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Russia says oil freeze plan lost relevance

US Rep. Ilhan Omar (D-MN) (L) talks with Speaker of the House Nancy Pelosi (D-CA) during a rally with fellow Democrats before voting on H.R. 1, or the People Act, on the East Steps of the US Capitol on March 08, 2019 in Washington, DC. (AFP photo)
Russian Energy Minister Alexander Novak says a proposed plan for OPEC and non-OPEC producers to freeze their oil production to stabilize the prices has already lost its relevance.

Russian Energy Minister Alexander Novak said the idea of freezing oil production has lost its relevance.

"Today, since we are seeing that oil prices have bounced back, and bounced back quite high in comparison with the start of the year, this freeze issue has so far lost its relevance,” Novak has been quoted as saying by Russian media.  “We shall see how the situation evolves further," he said at the Vesti Finance forum.

The idea of the freezing of oil production by the leading oil-producing countries emerged at the start of the year when oil prices fell below $30 per barrel. In late January Russia, Saudi Arabia, Qatar and Venezuela agreed to freeze oil production at the January level, provided other members of the Organization of Petroleum Exporting Countries (OPEC) join this initiative.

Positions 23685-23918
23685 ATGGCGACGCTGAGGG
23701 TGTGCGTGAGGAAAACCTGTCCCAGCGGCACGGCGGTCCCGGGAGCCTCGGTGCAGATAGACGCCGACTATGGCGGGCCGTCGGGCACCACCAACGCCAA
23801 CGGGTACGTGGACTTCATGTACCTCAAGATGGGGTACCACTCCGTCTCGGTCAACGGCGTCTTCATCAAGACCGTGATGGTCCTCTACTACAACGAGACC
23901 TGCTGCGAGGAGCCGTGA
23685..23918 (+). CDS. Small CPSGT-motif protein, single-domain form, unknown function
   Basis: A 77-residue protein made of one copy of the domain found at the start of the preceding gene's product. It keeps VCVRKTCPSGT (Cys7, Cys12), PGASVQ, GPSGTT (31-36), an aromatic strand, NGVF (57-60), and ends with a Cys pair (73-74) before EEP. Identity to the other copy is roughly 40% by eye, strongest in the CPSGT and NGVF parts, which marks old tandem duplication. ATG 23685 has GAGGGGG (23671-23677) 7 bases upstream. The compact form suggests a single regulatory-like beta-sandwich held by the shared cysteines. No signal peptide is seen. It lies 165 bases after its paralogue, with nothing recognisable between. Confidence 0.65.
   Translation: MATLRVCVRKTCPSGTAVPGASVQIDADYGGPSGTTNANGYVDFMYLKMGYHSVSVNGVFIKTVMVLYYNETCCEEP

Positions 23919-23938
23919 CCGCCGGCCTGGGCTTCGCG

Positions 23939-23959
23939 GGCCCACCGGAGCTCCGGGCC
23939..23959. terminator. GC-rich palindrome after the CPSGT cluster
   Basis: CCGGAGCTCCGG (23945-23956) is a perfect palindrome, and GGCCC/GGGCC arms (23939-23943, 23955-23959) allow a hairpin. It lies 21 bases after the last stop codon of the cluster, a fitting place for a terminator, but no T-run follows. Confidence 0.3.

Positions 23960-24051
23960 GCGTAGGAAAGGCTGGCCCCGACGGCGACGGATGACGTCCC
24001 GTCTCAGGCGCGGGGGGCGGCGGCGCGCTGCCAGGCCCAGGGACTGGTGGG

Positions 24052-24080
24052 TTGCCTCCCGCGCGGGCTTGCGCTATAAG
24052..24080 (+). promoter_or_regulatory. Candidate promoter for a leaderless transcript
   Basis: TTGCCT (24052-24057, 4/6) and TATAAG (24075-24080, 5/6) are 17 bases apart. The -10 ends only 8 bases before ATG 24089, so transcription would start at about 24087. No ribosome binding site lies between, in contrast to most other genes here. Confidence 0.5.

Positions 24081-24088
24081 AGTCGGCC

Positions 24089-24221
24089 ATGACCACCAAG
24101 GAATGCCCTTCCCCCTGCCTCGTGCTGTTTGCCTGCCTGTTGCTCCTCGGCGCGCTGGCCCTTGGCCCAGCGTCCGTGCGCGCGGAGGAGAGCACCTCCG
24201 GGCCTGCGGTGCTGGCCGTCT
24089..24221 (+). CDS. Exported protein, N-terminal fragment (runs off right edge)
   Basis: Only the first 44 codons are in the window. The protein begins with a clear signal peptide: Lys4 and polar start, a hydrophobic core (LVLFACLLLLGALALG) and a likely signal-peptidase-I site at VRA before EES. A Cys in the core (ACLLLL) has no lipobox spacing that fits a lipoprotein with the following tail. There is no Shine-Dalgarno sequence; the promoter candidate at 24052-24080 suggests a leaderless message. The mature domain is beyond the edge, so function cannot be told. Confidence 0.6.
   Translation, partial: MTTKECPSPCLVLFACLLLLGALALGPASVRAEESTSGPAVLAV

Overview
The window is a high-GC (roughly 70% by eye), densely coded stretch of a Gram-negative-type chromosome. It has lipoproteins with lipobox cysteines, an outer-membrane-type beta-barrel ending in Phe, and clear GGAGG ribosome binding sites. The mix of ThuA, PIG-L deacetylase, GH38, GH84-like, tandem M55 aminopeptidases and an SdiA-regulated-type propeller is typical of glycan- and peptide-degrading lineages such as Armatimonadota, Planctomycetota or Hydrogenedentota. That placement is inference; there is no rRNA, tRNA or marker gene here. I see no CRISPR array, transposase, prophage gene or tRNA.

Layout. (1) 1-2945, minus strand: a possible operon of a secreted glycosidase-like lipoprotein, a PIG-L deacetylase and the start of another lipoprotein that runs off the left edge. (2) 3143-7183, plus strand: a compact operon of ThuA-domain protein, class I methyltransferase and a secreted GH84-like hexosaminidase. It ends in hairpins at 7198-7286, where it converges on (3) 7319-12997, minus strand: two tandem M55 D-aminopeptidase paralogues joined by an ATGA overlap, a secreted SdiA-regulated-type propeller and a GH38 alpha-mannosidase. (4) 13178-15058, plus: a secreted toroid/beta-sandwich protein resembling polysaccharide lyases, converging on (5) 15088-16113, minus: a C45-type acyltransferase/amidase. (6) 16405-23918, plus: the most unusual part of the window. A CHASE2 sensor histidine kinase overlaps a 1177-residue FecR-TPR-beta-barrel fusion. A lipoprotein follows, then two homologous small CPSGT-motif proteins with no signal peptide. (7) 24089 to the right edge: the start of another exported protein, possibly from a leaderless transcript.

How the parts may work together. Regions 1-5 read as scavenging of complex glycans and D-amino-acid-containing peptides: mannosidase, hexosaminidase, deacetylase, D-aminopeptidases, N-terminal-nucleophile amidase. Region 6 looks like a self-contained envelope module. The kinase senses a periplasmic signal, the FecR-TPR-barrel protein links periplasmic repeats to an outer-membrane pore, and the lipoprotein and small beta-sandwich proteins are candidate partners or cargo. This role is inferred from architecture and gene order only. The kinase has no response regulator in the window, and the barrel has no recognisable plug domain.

The countries were going to finalize these agreements at an OPEC meeting in Doha in April. However, the freeze deal fell apart over differences between Iran and Saudi Arabia.

Novak said later that if no freeze agreement is reached over the next two or three months, the idea would become irrelevant.

Iran had so far rejected the call to freeze its output as unfair and emphasized that it will go ahead with its plans to increase its oil production.

Iran’s Oil Minister Bijan Zangeneh said in early May that the country is still determined to increase its oil production to as high as four million barrels per day (bpd), stressing that Tehran will only negotiate over joining the oil freeze plan when that target has been achieved.

“We will resort to any move to regain Iran’s lost share in the oil market and increase the country’s production to four million bpd,” Zangeneh has been quoted by the media as saying.

He further described joining the oil freeze plan as a voluntary act of self-sanctioning.

Zangeneh elsewhere said Saudi Arabia is largely to blame for the freefall of oil prices from highs of above $100 per barrel to around $40 per barrel today.

He said oil fell as a result of the persistence of the Saudis to keep their oil production at 10 million bpd as well as by underrating the prices that Iran quotes its clients. 

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